Adjusted Setting: The 'All Caption' property for each dimension is set to "All" without the dimension name.

    Dimension Caption: "All Products"
    Dimension Caption: "All Time"
    Dimension Caption: "All Geography"

    Figure: Bad example (Before adjustment) - In this scenario, the prefix "All" followed by a space and the dimension name can make reports look cluttered and does not add meaningful information

    Dimension Caption: "All"

    Figure: Good example (After adjustment) - In the improved scenario, each dimension's top level simply reads "All," eliminating redundancy and making the data presentation cleaner and more straightforward

    How to make the change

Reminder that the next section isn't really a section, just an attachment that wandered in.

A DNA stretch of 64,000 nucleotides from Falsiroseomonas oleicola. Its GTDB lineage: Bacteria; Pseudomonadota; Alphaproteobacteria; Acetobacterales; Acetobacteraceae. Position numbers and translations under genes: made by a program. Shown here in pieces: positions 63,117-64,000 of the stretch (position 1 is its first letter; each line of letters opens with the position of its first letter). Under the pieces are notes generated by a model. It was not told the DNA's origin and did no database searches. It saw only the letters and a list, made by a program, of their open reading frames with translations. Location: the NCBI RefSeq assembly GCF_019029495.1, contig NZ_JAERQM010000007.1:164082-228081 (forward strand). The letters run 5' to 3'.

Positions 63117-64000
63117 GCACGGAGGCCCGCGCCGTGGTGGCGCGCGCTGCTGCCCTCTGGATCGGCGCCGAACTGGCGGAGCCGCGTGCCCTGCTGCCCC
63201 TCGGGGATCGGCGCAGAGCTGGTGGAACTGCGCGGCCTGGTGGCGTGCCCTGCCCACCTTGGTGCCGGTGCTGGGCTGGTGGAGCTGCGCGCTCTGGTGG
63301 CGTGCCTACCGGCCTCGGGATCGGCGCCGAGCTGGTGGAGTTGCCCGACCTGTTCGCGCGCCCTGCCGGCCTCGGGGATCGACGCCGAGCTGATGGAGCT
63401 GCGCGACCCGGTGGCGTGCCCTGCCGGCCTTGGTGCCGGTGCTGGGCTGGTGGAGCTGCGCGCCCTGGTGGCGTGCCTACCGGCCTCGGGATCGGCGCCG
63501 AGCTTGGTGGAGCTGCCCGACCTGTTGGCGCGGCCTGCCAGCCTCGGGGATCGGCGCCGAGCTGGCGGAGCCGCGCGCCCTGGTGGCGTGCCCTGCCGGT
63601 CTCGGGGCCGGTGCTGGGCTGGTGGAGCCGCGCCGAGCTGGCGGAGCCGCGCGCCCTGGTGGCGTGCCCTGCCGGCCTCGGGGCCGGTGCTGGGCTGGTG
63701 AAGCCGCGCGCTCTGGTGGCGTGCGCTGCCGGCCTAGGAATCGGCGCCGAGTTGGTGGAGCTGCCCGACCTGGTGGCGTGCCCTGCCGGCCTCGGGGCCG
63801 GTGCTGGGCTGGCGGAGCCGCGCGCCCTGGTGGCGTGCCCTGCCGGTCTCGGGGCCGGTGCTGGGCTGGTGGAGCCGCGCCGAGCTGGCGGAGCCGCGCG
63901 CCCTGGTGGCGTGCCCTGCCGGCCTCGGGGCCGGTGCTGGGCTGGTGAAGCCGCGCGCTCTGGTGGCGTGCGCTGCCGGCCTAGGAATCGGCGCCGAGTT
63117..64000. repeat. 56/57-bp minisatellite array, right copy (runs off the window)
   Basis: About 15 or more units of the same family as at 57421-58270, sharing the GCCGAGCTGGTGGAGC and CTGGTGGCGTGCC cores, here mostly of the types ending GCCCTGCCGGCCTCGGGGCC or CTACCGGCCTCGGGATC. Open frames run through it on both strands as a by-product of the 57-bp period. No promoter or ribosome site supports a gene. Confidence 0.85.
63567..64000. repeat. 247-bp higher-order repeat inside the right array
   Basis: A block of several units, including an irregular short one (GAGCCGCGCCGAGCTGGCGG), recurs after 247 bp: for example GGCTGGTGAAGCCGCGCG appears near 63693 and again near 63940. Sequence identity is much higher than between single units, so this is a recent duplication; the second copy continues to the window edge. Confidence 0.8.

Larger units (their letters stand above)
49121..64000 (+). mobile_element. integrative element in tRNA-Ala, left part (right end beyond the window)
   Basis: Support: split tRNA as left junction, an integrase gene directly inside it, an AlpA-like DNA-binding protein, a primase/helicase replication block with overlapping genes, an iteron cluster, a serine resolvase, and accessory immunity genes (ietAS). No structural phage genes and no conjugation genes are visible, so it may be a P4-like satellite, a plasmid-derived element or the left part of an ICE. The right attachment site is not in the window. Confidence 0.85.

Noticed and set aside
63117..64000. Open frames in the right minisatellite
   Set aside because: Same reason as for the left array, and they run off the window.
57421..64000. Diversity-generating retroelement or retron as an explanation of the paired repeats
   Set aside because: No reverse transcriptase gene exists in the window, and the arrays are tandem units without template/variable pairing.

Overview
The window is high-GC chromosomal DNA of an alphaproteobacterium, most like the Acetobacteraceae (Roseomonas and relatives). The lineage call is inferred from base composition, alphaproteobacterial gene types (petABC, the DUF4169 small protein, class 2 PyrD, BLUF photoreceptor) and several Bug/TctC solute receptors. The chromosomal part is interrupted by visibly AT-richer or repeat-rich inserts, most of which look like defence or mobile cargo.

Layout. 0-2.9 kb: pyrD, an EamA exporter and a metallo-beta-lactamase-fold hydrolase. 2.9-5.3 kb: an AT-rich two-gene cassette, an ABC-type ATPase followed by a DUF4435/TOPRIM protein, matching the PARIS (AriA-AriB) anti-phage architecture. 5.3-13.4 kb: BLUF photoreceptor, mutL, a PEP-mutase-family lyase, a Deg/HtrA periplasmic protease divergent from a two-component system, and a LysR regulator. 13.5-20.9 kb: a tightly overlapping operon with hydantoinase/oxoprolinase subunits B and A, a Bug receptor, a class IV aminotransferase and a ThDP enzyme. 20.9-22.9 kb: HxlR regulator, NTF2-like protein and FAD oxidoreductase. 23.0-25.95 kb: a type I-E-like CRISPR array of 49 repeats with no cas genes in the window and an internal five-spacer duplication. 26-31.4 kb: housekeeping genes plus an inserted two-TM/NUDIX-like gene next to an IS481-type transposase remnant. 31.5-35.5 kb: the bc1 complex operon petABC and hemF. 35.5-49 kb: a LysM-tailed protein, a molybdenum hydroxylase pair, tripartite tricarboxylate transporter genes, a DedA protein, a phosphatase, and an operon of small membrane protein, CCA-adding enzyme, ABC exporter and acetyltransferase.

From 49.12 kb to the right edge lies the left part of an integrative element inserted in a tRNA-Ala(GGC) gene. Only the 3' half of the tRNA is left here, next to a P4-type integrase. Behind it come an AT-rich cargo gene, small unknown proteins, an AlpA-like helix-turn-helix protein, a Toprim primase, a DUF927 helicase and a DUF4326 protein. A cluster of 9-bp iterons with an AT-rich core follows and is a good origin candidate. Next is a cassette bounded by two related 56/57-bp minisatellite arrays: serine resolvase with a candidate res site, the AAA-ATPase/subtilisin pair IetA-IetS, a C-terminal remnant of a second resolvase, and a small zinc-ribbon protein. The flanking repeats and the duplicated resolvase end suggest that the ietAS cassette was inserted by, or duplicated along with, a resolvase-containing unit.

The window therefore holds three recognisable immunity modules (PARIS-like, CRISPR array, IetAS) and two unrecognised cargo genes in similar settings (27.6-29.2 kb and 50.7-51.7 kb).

1. Access the properties - In your OLAP cube design tool, locate the properties for each dimension
    2. Adjust the 'All Caption' - Change the 'All Caption' property from "All [Dimension Name]" to just "All"
    3. Apply and test - Save your changes and generate a report to ensure that the top level of each dimension now simply reads "All", making the report more aesthetically pleasing and easier to understand

    Adjusting the 'All Caption' property in your OLAP cube dimensions simplifies report headings and enhances readability. This minor change can significantly impact the professionalism and clarity of your reporting solutions.

  7. Reports - Do you keep Reporting criteria simple?

    1. Have Selection for filters e.g. Date Ranges
    2. Have Selection for chart options e.g. Show Legend
    3. Don't have selection for chart groupings e.g. By Month or By Product

      • Crystal and Access these are built into the report and it is very complex to have a generic solution.
      • Also it is disorientating for the user to have this as a selection

    More Options for Reporting